Gretel and the Dark by Eliza Granville
18 March, 2014
There is something dark and twisted about fairy tales, especially Grimm’s fairy tales set in a land beset by superstition and strict social rules. Eliza Granville’s Gretel and the Dark takes these tales and twists them into Austria’s dark past, forming a chilling and sobering tale of the last days of the Third Reich. Nothing is set in stone, and you are only just aware of the war that is raging through the country, the punishing rules and questionable research that is sweeping through the once upstanding medical community. And the way Granville subtly entwines the country’s folklore, gathered together by the Grimm brothers, into one girl’s unspeakable nightmare as she is orphaned and incarcerated, is harrowing.
Loosely reminiscent in places of Jan Martell’s Life of Pi, nevertheless Gretel and the Dark is a completely different creature. Its gothic overtones, the spoilt domestic youth of the protagonist Krysta contrasting with the harsh, clinical nature of the camp and the intellectually isolated and almost delusional nature of one of Vienna’s rising psychoanalysts slowly pulls you into what seems like a drug-fueled nightmare. You don’t know what is real and what isn’t and I think that cleverly mirrors Krysta’s journey and struggle for survival. There are two main narrative strands to the novel which alleviates the darkness but also adds to the tension which, although at times confusing, comes together neatly as the story unfolds. We alternate between Krysta’s reality and a Vienna set 20 years earlier, between the harsh clinical ‘zoo’ and the genteel drawing room and study of a self-important doctor whose infatuation for a beautiful patient threatens to destroy his reputation.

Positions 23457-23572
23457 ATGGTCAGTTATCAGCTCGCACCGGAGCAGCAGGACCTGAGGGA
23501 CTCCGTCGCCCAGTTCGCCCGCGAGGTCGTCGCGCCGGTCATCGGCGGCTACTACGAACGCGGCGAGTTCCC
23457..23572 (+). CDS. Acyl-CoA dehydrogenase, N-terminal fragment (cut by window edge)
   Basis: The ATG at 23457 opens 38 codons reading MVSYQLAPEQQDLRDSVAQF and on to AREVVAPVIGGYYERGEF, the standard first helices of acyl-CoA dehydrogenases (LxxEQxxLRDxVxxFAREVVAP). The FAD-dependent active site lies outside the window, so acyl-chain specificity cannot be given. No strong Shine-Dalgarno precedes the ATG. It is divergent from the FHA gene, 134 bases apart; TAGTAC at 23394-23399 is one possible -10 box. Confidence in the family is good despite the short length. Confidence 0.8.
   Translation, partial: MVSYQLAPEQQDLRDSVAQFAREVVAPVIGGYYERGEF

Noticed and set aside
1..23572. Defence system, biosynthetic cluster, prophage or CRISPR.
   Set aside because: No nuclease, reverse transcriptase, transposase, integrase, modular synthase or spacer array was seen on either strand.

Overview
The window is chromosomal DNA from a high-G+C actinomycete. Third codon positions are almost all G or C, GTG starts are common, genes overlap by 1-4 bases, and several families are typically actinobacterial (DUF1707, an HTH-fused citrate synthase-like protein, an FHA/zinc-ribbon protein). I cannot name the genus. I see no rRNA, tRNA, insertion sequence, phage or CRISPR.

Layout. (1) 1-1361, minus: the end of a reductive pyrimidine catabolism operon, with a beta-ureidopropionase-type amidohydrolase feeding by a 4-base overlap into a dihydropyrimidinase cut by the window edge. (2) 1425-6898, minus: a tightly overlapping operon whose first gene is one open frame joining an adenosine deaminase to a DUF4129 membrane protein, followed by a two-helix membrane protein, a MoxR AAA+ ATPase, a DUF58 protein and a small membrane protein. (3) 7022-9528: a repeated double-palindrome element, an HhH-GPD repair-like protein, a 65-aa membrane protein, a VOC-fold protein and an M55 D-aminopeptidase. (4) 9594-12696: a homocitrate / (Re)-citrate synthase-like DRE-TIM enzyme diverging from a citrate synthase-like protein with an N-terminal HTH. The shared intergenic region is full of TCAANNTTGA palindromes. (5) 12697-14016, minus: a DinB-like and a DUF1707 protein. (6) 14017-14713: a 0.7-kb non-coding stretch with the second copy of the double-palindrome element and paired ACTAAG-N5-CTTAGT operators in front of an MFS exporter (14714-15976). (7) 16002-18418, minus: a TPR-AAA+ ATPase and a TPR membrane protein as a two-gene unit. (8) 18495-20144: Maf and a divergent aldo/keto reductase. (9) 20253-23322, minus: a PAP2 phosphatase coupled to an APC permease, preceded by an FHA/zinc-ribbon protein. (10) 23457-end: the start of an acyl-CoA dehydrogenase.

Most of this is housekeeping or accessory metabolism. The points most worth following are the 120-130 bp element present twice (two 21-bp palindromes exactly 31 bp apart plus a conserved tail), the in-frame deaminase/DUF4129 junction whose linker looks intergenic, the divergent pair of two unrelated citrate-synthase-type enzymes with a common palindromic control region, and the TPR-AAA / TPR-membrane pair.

Gretel and the Dark has been compared to Pan’s Labyrinth, Guillermo del Toro’s hellish vision of Franco’s Spain as well as John Boyne’s The Boy in the Striped Pyjamas. I’ve only seen the film versions of both, but Granville’s addition of the fairy tales as Krysta’s lifeline to hope is what makes this book a success. It once again brings to the fore one of the most chilling periods of the 20th century. There is no sympathy here. Krysta herself is a spoilt, unruly brat with a weak-willed father. Everything the adults do is in the background, whispered and conspired, as Krysta is concerned only with her wellbeing. And yet, her punishment is far harsher than anyone deserves.
What makes this novel even more frightening is that all the violence occurs just off the pages. We don’t see it first hand but Granville makes sure we know what’s coming and the devastating aftermath without any graphic descriptions. Just the reactions of the characters. And it’s enough.
Gretel and the Dark is a frightening tale. It’s disturbing, darkly gothic and you can’t escape the witches and demons; just like in Grimm’s fairy tales, just like Krysta. And it’s the sudden appearance of Granville’s beautifully visual sentences amidst the horror that throws you off course. It’s vivid, rich and darkly hypnotic. Although some readers may find that Granville ties it all up too conveniently, I thought she did it just right, balancing despair and hope pretty much evenly.
Do also check out Hayley’s review of the book.
Thank you very much to Penguin Books who kindly sent me a copy of Gretel and the Dark to review.